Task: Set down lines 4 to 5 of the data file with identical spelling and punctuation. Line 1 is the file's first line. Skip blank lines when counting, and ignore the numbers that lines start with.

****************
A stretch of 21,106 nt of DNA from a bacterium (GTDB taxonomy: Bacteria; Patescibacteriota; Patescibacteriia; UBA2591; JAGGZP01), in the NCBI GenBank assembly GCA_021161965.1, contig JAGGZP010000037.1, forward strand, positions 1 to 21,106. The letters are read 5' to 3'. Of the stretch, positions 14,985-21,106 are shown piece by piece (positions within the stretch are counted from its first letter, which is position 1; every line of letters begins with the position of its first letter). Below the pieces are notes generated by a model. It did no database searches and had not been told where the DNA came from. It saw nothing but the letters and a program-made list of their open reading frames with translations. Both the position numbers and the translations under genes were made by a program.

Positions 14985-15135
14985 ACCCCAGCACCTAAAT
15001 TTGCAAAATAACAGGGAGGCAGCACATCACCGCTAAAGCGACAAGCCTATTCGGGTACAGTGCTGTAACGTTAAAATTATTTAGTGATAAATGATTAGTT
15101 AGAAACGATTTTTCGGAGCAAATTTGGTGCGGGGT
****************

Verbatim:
15001 TTGCAAAATAACAGGGAGGCAGCACATCACCGCTAAAGCGACAAGCCTATTCGGGTACAGTGCTGTAACGTTAAAATTATTTAGTGATAAATGATTAGTT
15101 AGAAACGATTTTTCGGAGCAAATTTGGTGCGGGGT